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      NBC25 nominates Saginaw pastor for national feature

      This month NBC News asked local stations for help finding African Americans making history in their communities.

      The network plans to produce a special report recognizing their work.

      In our newsroom, the first name that came to mind for nomination was Pastor Larry Camel, a man making historic peace in the City of Saginaw.

      In 2007 Saginaw Police investigated 17 killings and like many, Pastor Larry Camel of the New Birth Missionary Baptist Church wanted it to stop.

      However, unlike many, Pastor Camel took action by speer heading meetings with police, local leaders and other pastors and eventually co-founded Parishoners on Patrol. .

      "And the rest in history. God blessed it. Through faith, we've been able to do many many things in the community," said Pastor Larry Camel.

      Parishoners on Patrol set up offices around the city. Volunteer dispatchers took calls, and every night Pastor Camel and volunteers took to the most dangerous streets in Saginaw, patrolling and praying with and for anyone living a life of crime.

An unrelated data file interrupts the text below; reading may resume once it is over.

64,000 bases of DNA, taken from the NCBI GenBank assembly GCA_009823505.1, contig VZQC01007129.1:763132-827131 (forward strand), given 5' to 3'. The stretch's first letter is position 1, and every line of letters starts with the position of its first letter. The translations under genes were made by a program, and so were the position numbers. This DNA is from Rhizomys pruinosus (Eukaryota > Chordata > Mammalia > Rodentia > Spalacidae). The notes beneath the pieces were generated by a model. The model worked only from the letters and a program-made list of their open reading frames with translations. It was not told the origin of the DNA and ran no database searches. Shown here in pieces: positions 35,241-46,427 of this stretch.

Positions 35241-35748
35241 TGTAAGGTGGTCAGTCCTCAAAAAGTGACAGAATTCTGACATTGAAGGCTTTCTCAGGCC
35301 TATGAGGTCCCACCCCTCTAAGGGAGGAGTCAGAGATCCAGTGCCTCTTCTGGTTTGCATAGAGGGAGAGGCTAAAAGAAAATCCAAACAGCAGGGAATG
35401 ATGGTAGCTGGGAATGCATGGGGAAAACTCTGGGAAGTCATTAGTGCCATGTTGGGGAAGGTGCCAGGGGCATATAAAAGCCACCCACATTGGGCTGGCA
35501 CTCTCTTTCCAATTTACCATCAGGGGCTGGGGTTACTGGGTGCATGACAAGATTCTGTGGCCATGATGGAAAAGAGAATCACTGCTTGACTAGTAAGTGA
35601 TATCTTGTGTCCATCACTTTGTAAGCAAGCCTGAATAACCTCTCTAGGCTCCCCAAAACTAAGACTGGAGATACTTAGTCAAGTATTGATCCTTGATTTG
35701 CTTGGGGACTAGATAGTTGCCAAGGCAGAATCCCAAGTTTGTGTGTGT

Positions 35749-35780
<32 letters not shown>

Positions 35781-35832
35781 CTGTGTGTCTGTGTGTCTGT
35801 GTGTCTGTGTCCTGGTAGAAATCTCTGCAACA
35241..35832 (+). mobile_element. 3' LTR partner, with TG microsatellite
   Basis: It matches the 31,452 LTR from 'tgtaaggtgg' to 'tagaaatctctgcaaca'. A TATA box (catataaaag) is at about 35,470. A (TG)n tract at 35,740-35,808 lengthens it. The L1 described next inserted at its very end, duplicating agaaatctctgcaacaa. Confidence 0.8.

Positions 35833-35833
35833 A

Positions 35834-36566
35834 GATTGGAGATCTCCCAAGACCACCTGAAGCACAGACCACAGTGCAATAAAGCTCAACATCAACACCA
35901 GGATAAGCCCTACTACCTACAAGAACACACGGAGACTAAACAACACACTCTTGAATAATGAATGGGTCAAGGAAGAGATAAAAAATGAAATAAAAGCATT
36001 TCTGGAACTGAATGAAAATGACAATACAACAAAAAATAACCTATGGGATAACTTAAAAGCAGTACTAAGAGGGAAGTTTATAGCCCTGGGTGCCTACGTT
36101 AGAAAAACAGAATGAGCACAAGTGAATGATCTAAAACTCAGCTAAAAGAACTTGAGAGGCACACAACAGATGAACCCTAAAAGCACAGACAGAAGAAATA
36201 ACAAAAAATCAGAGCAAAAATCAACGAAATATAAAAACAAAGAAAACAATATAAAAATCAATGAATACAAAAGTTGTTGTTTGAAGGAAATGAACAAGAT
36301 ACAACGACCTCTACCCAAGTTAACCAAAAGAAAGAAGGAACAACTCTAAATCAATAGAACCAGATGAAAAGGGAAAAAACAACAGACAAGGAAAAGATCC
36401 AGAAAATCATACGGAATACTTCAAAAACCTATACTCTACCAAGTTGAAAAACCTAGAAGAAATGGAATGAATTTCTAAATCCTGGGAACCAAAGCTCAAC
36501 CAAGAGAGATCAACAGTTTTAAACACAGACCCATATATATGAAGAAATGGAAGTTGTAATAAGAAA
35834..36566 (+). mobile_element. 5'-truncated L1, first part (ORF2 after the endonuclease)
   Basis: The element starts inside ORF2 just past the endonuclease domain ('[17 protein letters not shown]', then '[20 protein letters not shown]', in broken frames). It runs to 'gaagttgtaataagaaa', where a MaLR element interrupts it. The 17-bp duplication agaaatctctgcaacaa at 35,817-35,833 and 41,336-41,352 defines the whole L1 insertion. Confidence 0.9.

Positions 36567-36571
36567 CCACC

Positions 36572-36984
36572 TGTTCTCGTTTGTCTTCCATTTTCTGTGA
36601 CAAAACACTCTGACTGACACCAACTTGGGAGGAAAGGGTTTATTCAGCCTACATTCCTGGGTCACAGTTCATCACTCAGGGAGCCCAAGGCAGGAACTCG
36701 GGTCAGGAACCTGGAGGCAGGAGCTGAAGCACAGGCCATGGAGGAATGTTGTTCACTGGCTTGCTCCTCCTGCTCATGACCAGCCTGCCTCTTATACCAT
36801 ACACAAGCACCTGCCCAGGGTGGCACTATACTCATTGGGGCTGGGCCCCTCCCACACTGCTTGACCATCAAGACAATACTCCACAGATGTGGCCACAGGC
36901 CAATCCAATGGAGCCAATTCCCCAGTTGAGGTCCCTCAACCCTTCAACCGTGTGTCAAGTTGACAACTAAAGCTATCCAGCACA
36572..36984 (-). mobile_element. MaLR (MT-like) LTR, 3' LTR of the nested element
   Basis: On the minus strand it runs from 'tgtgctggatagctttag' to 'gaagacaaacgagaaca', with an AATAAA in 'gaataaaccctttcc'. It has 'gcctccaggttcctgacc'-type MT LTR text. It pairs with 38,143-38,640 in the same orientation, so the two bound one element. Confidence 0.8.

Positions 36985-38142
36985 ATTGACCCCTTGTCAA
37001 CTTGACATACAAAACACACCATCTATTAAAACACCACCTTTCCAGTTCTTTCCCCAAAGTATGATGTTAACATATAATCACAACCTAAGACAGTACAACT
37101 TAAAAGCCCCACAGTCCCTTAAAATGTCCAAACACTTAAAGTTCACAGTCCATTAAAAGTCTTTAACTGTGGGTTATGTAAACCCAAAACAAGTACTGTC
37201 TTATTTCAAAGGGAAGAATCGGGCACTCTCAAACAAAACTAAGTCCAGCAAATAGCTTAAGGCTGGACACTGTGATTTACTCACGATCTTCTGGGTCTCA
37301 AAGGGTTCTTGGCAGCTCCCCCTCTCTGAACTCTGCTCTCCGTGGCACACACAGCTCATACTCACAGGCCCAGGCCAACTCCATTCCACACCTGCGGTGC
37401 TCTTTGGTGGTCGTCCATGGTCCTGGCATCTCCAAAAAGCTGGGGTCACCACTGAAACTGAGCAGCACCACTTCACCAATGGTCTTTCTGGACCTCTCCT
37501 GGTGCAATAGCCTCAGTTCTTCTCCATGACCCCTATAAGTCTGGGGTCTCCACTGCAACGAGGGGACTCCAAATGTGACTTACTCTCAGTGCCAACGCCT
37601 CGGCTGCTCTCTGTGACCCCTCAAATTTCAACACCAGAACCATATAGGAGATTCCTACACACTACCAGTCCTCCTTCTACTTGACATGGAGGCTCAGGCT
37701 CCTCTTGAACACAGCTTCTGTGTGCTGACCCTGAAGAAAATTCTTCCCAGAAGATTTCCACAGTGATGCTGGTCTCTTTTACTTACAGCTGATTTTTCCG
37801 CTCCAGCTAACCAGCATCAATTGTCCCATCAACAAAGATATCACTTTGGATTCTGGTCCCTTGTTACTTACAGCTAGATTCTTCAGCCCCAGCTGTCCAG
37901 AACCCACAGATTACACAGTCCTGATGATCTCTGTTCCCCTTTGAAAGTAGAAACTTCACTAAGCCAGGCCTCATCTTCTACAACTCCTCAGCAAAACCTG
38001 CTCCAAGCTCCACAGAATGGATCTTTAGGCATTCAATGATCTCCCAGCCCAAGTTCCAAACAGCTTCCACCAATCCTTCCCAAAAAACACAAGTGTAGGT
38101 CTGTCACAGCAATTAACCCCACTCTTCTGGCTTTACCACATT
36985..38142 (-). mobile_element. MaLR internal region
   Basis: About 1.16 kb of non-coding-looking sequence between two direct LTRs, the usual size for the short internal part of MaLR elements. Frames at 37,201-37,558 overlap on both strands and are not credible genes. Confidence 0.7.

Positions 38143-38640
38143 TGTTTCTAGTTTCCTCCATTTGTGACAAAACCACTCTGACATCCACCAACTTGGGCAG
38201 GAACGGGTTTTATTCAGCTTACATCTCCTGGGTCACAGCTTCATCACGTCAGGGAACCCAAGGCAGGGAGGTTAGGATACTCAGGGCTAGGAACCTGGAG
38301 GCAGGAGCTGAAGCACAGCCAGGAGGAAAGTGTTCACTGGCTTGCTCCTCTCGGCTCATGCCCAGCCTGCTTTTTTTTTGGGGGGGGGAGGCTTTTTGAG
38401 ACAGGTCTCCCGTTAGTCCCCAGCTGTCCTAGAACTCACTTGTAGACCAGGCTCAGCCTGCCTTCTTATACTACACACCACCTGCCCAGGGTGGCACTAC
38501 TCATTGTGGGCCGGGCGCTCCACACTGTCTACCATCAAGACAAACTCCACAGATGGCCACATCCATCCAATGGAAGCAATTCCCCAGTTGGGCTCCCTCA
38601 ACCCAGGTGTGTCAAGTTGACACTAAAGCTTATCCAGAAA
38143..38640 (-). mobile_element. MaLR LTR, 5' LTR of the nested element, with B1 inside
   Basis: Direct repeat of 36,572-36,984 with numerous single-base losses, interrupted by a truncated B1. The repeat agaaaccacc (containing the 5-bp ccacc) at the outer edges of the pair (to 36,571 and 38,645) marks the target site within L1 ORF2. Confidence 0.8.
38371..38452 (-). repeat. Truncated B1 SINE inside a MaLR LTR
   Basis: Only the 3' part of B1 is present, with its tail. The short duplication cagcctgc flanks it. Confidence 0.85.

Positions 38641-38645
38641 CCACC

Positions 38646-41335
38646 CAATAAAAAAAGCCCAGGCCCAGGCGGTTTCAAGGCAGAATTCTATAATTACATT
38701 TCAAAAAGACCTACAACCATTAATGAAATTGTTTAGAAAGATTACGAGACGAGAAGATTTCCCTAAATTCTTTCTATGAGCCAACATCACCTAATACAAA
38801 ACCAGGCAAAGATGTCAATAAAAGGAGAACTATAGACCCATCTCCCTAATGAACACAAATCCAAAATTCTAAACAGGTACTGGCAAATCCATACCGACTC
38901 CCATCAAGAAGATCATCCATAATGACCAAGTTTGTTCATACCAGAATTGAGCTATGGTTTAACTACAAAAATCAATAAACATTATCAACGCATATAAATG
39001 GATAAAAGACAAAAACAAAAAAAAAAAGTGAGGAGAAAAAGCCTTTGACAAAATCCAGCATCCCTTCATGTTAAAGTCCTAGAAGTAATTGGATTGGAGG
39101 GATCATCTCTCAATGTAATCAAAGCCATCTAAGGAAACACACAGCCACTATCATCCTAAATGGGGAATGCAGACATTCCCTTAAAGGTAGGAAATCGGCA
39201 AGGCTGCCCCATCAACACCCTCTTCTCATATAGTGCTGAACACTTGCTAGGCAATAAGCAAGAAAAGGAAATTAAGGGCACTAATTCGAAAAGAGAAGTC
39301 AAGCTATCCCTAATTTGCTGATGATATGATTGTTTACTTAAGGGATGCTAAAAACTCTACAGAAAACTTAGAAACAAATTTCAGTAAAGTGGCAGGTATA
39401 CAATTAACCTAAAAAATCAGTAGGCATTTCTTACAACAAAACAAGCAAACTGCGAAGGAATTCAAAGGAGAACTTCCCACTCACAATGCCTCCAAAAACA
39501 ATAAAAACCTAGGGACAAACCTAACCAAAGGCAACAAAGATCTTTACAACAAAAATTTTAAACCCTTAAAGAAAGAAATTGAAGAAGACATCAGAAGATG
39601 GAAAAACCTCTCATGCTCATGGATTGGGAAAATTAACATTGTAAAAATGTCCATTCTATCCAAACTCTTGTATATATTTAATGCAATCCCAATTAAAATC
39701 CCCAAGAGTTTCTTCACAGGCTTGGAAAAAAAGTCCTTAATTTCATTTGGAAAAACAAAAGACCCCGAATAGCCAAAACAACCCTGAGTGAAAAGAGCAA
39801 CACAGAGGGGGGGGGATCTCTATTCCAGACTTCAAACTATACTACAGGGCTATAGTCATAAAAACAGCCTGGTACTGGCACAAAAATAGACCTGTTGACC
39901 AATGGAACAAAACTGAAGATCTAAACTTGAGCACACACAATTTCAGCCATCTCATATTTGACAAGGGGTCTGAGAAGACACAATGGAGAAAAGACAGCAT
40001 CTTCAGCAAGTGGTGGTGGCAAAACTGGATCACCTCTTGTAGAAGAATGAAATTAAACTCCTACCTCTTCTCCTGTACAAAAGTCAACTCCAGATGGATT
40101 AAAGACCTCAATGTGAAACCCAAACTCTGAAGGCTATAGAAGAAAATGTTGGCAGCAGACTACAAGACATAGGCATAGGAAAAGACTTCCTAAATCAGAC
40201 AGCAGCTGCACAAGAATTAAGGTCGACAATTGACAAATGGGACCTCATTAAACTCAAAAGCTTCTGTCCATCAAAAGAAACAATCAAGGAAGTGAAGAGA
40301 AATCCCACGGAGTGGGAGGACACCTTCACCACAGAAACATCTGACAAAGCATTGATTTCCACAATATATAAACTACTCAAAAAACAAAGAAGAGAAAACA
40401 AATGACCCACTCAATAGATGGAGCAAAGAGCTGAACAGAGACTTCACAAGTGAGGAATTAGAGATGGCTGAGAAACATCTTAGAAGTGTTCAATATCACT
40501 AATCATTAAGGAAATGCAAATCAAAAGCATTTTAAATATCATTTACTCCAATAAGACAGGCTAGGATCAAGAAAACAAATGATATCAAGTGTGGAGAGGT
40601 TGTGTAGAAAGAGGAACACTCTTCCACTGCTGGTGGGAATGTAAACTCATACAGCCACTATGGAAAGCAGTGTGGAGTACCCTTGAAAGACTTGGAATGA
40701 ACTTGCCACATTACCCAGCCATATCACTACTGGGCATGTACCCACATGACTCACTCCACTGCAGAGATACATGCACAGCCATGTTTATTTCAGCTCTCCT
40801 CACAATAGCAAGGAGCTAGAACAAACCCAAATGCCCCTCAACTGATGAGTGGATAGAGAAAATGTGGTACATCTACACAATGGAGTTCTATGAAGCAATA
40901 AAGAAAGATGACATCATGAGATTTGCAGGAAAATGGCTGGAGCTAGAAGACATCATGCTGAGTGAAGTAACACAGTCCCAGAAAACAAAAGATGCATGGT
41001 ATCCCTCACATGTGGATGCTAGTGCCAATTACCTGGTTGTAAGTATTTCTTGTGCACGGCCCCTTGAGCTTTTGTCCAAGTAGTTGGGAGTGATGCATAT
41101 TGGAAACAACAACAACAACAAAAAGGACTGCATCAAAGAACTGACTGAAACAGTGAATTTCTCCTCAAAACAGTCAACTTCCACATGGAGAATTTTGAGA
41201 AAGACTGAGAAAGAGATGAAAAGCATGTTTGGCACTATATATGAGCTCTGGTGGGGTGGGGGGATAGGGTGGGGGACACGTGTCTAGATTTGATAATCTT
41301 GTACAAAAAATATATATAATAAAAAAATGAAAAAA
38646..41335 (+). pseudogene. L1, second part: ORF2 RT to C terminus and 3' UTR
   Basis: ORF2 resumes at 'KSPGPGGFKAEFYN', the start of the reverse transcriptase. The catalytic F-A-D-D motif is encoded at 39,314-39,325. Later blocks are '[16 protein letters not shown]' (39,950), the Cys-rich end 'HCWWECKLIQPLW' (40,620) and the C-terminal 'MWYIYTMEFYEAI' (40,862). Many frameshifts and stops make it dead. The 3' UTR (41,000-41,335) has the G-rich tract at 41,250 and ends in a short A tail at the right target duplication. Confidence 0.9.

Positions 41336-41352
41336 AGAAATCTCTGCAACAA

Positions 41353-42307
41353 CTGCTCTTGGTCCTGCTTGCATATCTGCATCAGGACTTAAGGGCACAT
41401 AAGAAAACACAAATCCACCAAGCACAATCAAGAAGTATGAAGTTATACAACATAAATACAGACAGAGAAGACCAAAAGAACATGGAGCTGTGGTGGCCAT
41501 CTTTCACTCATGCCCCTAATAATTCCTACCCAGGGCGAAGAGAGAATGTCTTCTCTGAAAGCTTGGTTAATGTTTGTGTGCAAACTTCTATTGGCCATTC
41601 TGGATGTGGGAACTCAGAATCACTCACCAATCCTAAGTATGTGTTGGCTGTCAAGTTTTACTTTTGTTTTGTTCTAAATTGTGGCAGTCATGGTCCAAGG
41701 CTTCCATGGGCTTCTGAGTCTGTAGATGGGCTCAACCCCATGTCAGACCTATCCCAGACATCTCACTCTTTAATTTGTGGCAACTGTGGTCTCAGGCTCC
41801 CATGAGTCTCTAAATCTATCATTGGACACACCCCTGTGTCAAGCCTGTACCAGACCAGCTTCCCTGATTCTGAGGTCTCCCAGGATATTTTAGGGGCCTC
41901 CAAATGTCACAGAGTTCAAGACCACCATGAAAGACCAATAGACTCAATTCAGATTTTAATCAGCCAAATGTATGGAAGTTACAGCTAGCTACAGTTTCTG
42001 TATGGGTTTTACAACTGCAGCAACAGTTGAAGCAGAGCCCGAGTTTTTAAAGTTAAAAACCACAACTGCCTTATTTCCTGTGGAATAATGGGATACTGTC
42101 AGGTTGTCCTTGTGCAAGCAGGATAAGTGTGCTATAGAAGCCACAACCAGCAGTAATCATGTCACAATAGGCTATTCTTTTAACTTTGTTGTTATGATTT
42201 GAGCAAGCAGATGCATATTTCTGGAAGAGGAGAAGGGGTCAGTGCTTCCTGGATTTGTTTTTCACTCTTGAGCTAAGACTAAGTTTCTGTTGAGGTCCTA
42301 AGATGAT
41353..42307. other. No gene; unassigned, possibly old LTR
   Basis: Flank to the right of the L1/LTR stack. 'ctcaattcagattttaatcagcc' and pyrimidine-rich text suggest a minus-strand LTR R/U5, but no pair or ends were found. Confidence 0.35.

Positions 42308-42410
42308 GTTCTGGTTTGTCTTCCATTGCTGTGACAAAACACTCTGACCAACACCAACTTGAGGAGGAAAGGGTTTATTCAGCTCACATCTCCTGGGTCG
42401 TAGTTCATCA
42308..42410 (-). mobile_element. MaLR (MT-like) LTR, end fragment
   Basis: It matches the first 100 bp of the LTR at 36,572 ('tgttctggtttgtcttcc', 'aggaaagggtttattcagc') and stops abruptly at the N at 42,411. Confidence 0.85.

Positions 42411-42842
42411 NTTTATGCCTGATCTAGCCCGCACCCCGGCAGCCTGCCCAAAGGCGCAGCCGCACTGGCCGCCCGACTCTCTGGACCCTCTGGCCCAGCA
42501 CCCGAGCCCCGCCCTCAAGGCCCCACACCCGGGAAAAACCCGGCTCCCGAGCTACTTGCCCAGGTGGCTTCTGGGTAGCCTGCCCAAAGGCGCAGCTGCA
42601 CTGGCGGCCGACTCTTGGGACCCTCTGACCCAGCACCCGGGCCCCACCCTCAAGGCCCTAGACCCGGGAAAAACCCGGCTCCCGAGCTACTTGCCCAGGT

City leaders and residents had seen community service groups before, but they had never seen anything like this.

      "This has never happened in the City of Saginaw, to get citizens to man a station and act as a deterrent to crime and violence," said Parishioners on Patrol Co-Founder and Saginaw Mayor Pro-Tem Amos O'Neal.

      "Never has it been so in line with the police force. Never has this partnership hooked up like this," said Saginaw resident Catherine Elissch.

      The partnership and the group's dedication to nightly patrols led by Pastor Camel paid off.

      "Right now we're looking at 3 homicides ending the year o 2010 which is a record."

      Now, on top of patrols Pastor Camel and the Parishioners on Patrol are working to fight crime by inspiring others with good deeds.

      He and volunteers teach folks how to read, distribute food to the hungry and mentor teens.

      Just recently a young man approached Pastor Camel at a reception hall and told him he had changed his life.

      "He stopped me that night and said 'Pastor Camel I just want to tell you that you changed my life. I was on the wrong path and now I'm the head chef at Jakes,'"

      Pastor Camel says stories like that is what keeps him going.

      Pastor Camel has received the Key to the City award twice and also received the Community Service Award from the Saginaw Branch of the NAACP.